Pioneers of A.A.
“This newsman covered life from top to bottom; but
he ended up, safely enough, in the middle.“
Jim’s date of sobriety was July 1937. He was described as tall and skinny, and a real lone wolf.
He was born in Australia, and it is uncertain when he first came to America. He received a liberal arts education and apparently married while in college or soon after.
Jim had itchy feet and soon after college, estranged from his family, he went to Great Britain where he became a bookmaker’s clerk on the British racing circuits, and was far better off financially than the average professional man. When money was missing he was fired and he sailed for New York, knowing he was through among the English “bookies.”
He continued to travel far and wide, working at a variety of jobs in many cities in this country and abroad, and he also spent some periods as a hobo. On one occasion he left his wife and baby in Scotland and sailed for New York.
Many of his jobs were with newspapers, the first one in Pittsburgh. While working on a newspaper in Ohio he stayed sober for two years, except for a one-night drunk in Chicago, and kept a quart of medicinal whiskey in his apartment to taper off the occasional newspaper alcoholics who were sent to see him. He stayed sober for a total of four years, the last two during World War I when he served in a Canadian regiment.
Discharged in 1919 he made up for his dry spell: Quebec, Toronto, Buffalo, and Pittsburgh, were the scenes of man-sized drunks until he had gone through his readjustment discharge pay. He again became a reporter on a Pittsburgh paper.
He was working in a large Ohio city when his wife came over from Scotland to join him. The new job lasted five years. He quit that job moved to Washington, D.C., then Texas.
Washed up in Texas he returned to the town he had left five years before. His wife made several attempts to get him to stop drinking, but without success.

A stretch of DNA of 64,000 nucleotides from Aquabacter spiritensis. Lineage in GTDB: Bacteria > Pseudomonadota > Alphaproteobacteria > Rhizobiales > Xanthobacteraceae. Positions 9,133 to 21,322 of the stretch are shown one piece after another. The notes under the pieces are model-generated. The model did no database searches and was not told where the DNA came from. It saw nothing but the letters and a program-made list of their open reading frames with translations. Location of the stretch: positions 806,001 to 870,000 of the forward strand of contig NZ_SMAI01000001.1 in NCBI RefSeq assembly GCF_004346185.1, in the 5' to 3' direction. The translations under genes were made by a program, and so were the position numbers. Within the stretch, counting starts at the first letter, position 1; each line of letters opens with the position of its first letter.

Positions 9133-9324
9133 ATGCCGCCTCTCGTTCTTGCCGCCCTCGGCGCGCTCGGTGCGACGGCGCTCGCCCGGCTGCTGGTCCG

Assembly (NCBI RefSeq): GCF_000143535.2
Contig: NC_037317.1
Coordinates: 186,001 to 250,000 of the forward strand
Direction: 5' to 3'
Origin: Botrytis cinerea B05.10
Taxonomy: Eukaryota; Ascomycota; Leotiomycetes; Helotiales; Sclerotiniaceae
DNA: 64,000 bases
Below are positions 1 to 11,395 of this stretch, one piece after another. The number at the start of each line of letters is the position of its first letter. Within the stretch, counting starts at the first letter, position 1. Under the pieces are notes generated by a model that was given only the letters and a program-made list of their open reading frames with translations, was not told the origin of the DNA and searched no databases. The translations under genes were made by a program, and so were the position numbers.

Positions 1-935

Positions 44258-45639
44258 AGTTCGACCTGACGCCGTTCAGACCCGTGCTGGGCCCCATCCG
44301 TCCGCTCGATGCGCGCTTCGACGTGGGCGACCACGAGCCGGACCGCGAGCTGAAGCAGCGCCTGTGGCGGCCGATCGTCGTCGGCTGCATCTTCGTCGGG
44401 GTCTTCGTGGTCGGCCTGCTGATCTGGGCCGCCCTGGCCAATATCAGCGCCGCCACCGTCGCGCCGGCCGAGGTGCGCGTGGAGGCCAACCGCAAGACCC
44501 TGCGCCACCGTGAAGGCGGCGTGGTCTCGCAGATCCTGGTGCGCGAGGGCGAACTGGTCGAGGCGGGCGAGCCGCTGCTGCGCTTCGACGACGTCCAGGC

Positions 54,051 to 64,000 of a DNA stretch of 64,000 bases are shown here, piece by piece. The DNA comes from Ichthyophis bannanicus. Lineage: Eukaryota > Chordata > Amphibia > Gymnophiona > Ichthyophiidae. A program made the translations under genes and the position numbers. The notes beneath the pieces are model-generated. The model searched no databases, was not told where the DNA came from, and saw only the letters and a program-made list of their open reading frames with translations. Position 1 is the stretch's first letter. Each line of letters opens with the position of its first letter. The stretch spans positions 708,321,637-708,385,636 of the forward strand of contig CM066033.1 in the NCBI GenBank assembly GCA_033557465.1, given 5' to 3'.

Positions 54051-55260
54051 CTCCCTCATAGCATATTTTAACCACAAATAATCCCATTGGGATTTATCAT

While working in a small bookstore Jim was called to a hospital to see a friend with whom he had once worked. (This man was probably Earl T., “He Sold Himself Short”). His friend had insisted he visit. He was hospitalized for alcoholism and was already reaching out to help Jim. A few days later another man came into his shop to talk to him about a plan for recovery and invited him to a meeting. But Jim insisted he was on the wagon and doing fine.
It wasn’t long before he was on another bender, which lasted until his friend from the hospital picked Jim up and put him in the hospital.
In the interim he may have lost his job at the book store, since one report says that Dr. Bob found Jim on skid row selling hair oil and panhandling. But according to Jim’s story, he didn’t meet Dr. Bob until he was in the hospital.
After Jim’s recovery began, knowing he had been a journalist, Dr. Bob, asked him if he would help the Akron and Cleveland members write their stories. He took on the job gladly, urging them to get their stories on paper, and nagging them when they dragged their feet. He edited and rewrote some of the stories, but tried to keep the flavor of the original version.